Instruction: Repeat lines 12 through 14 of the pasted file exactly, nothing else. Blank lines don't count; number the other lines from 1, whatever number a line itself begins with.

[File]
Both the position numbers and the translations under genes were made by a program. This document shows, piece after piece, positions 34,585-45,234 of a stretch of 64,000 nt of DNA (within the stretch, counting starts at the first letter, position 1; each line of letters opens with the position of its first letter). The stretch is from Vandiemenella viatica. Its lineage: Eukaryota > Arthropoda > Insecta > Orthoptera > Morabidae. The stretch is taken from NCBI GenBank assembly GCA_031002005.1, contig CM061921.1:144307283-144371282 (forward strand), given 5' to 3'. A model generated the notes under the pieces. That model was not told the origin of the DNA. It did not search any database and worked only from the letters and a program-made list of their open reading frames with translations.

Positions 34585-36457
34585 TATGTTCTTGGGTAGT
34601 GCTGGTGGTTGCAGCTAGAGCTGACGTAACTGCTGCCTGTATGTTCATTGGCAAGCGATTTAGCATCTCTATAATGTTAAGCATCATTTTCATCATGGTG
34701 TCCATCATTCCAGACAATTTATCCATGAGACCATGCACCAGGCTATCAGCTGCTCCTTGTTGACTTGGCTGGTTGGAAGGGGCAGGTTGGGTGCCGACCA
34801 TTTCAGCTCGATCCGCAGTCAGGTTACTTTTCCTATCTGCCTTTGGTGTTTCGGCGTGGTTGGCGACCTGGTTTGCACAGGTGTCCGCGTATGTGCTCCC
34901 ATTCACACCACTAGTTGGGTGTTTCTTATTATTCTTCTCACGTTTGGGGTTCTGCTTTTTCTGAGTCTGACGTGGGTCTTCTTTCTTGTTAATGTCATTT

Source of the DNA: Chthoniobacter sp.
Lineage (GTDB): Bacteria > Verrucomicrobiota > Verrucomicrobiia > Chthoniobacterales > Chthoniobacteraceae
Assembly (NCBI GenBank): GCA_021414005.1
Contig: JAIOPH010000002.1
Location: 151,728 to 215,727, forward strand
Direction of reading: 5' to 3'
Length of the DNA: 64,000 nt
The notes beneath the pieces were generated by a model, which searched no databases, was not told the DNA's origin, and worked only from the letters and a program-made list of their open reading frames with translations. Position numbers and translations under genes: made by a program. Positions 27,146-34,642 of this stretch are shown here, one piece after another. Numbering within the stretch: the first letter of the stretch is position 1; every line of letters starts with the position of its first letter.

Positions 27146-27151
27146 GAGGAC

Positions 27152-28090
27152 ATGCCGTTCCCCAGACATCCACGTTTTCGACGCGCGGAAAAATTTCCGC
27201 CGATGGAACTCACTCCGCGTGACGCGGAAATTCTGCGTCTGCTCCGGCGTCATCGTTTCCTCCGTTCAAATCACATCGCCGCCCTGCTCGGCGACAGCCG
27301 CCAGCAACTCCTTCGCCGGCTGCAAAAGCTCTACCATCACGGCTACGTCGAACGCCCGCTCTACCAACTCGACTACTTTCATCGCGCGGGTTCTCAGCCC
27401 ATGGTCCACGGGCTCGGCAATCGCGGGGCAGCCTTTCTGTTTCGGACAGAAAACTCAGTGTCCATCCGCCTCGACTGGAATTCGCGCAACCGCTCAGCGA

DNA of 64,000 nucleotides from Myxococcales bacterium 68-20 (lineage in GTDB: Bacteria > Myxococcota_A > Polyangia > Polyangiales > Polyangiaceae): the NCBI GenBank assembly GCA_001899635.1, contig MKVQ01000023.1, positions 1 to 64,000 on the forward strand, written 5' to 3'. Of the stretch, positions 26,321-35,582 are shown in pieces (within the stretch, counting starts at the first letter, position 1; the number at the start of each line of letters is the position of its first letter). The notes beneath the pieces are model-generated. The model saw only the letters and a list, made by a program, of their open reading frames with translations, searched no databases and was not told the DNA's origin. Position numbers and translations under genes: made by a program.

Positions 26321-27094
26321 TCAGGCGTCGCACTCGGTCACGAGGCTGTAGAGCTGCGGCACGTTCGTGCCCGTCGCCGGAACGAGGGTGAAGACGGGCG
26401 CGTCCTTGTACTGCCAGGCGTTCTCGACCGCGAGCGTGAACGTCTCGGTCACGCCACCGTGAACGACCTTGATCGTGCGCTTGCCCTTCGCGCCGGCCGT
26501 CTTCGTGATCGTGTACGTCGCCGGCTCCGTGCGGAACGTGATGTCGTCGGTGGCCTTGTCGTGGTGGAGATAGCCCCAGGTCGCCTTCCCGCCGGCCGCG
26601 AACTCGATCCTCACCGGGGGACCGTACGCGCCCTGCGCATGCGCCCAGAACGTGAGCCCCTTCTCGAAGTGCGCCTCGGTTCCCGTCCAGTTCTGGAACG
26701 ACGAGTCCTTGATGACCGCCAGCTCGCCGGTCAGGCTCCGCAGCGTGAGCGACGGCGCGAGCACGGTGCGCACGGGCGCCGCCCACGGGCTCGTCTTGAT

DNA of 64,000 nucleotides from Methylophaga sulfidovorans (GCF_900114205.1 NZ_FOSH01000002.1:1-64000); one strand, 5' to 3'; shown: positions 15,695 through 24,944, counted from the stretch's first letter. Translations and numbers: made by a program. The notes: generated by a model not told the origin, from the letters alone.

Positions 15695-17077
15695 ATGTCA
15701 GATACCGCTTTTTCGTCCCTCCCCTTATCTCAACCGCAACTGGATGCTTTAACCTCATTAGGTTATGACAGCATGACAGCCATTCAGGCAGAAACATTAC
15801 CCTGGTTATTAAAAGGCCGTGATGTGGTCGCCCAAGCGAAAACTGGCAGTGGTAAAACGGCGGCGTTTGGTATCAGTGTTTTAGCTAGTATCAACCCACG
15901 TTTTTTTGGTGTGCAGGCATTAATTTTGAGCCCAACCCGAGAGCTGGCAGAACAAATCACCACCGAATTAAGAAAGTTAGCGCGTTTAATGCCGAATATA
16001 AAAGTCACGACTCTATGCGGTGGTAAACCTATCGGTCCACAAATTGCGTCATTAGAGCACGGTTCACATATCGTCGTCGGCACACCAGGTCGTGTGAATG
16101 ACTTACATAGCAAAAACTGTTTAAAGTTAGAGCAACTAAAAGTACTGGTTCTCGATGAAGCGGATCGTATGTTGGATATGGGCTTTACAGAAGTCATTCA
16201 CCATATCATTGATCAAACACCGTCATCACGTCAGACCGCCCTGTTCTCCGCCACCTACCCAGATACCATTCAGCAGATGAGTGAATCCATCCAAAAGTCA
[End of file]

Location: 151,728 to 215,727, forward strand
Direction of reading: 5' to 3'
Length of the DNA: 64,000 nt